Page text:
He was about to start pemetrexed-carboplatin and pembrolizumab, and then we saw the patient for a second opinion. He was really mildly symptomatic. He had level 1 pain killers, so it was easy to manage. I told the patient, "Well, maybe you are a never smoker, we have to chase if you have a molecular abnormality." He had a liquid biopsy, and within 15 days, we discovered RET fusions.

There was no approval for a first line RET inhibitor, so we had to offer the patient a clinical trial, and he was randomized to the chemotherapy arm. The patient was a bit disappointed, maybe the medical team was a bit disappointed. But 15 days after the first injection of chemotherapy, it was pemetrexed and carboplatin, he had a complete resolution of the symptoms and a very good partial response. So, we went on full cycle of platinum-based chemotherapy, maintenance pemetrexed, and it's been now 1.5 years and still in partial response, with very good tolerance. So, the message is that, chase the abnormality the earlier you can, but if you have started chemotherapy and it works, continue chemotherapy, and start the inhibitor when it will be at the good time.

I think we have seen that the side effects of the selective RET inhibitors are easily manageable, some like pneumonitis, ILD might be a bit tricky, but we have two inhibitors, so it means that we have more options for these patients. Again, in never smokers or light smokers, in particular, please always chase all the molecular abnormalities. With that, I thank you for your attention, and thank you, Vivek, for the great discussion.

Segment 4: Summary and Key Takeaways

Solange Peters, MD, PhD: Dear colleagues, it's my pleasure to summarize and try to leave you with some key takeaway messages from these wonderful talks given by my colleagues. First of all, it's quite important to keep in mind that testing for RET in non-squamous non-small cell lung culture has become a must. So, it is part of the molecular assessments that we need to do in order to best define the patient's treatment journey and cancer journey in the field of precision oncology. It can be tested ideally by NGS, ideally by NGS looking at the RNA parts, but it can also be tested by other methodologies; genome NGS, FISH, RT-PCR or immunohistochemistry. Of course, there are limitations in sensitivity and specificity, particularly for immunohistochemistry. So please go and discuss approaches with your molecular pathologist to make sure that in your center, this is being tested for systematically and without any exception. Of course, if you try to identify a biomarker, it's because you have a treatment strategy.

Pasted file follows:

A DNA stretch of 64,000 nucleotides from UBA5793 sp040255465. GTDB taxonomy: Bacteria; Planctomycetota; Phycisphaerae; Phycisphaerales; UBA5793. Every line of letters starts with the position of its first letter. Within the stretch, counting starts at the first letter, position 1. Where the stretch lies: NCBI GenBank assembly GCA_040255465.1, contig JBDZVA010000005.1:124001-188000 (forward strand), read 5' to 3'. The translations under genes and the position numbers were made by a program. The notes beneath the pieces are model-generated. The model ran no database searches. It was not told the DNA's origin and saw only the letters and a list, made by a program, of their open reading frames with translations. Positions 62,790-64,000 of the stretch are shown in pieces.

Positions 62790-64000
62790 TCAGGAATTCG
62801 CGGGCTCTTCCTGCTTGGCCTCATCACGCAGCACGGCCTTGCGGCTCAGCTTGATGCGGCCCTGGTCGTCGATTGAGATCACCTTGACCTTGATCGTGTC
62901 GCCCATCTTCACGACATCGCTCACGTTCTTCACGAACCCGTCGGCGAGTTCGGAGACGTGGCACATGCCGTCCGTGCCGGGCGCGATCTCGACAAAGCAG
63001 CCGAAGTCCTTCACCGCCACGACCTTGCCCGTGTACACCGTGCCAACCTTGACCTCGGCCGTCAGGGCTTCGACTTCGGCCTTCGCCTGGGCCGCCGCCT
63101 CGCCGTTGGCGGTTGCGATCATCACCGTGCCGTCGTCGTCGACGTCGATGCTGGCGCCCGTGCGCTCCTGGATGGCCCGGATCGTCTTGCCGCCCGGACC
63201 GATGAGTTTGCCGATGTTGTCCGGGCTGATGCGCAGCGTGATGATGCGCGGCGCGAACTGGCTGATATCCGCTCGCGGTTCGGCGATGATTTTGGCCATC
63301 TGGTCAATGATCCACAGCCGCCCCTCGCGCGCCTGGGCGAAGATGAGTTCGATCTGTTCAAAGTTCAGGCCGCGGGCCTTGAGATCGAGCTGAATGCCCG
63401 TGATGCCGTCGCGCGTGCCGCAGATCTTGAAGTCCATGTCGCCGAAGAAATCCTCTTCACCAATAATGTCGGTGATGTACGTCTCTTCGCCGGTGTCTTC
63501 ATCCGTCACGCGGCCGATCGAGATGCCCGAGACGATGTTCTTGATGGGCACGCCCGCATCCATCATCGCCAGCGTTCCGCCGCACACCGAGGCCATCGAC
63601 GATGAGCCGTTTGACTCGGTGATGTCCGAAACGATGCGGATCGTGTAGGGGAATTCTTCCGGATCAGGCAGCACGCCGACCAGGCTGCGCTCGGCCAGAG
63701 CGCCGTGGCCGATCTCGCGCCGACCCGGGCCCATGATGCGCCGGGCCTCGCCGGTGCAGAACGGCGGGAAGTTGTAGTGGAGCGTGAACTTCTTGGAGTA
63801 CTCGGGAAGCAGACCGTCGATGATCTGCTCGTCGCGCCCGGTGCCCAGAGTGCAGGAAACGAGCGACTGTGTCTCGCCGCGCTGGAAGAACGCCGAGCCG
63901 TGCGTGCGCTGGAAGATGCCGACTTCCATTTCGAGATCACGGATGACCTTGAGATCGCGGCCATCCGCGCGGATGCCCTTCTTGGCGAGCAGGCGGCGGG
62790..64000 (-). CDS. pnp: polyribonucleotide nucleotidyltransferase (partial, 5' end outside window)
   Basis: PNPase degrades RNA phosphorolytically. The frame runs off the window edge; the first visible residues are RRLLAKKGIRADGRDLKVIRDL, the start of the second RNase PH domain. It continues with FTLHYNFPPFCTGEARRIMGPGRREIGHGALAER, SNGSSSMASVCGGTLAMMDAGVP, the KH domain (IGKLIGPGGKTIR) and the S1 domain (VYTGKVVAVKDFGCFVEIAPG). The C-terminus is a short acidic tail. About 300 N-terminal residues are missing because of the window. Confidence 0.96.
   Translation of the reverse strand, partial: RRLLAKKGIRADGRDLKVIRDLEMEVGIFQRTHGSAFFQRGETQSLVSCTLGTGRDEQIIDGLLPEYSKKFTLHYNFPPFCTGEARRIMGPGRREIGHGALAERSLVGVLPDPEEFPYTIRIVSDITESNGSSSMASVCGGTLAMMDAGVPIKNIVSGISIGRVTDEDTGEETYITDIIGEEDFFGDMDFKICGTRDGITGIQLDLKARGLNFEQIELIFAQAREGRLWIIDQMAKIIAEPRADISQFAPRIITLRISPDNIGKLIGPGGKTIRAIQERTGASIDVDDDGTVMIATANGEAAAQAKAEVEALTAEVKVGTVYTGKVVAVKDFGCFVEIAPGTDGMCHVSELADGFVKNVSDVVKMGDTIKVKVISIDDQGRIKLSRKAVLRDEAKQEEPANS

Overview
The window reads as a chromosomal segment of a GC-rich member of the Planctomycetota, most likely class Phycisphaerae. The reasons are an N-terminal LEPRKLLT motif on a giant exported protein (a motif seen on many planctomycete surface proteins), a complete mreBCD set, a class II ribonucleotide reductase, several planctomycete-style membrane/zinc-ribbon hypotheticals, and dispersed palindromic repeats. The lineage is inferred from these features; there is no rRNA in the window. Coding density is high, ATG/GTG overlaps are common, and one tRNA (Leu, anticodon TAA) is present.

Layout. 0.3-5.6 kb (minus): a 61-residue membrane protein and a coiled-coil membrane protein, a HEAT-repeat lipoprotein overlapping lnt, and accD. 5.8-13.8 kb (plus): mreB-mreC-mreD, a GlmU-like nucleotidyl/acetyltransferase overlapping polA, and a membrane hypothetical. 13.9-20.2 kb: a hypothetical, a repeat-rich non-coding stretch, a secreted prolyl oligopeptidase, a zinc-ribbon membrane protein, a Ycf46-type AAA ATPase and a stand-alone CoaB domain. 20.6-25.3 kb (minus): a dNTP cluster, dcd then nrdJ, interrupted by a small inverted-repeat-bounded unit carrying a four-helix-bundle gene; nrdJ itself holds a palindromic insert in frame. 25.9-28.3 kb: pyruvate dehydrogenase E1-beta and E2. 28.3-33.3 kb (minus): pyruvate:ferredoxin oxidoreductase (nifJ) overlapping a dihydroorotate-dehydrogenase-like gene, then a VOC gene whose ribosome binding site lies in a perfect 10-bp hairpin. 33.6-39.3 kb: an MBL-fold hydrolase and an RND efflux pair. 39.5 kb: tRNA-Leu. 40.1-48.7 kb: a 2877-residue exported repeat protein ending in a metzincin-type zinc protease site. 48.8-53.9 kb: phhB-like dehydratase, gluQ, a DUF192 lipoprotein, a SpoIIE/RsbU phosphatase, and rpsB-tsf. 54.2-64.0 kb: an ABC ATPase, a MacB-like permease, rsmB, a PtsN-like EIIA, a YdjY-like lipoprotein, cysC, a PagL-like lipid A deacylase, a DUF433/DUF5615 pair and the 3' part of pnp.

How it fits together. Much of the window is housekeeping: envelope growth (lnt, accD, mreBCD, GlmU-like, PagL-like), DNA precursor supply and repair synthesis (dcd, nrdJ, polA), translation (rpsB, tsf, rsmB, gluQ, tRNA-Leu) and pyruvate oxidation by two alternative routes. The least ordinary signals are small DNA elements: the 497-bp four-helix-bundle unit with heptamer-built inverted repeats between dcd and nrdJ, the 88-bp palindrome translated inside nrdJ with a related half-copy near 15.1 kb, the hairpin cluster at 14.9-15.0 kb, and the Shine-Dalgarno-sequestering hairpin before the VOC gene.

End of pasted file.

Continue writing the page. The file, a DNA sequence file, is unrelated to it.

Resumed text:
And in the second part of this module, we were able to see that we have evidence-based strategies to address the RET rearrangement in non-small cell lung cancer. We still compound selpercatinib and pralsetinib, which have shown to give a huge clinical benefit to patients. These 2 compounds have similar efficacy and side effects, which are highly manageable, slightly different from one to the other one, but still manageable with a response rate between 85% and 90% frontline, between 65% and 70% second line, with a CNS response in measurable disease varying between 70% and 80%. So, one of the best ranges of activity for a tyrosine kinase inhibitor in non-small cell lung cancer. Of course, today, phase 3 trials are ongoing against the frontline chemo I-O strategy, but already the data speaks for a frontline strategy.

So, the third part is of course, to try to understand how we can practically move forward with biomarker assessment. So, I think we need to install and discuss together how to systematically test in non-squamous non-small cell lung cancer for EGFR, for ALK. But for all EGFR and ALK-negative, one should be able to go for the rarer alterations, including NTRK, including BRAF, including ROS, including RET. And this has to be done systematically. Is it about reflex testing? Can we do reflex testing everywhere? Is it about looking together at the panel with your pathologist? Either way, you need to put in place a strategy, ideally in solid tumor's biopsies, if you cannot in liquid biopsy, to make sure that all these alterations are tested for. And the debate about reflex testing will still be very important in the future to make sure that we offer the best options to our patients. With this, I thank you for participating in this activity. Please continue on to answer the questions that follow and complete the evaluation. Thanks for your attention.

This transcript has not been copyedited.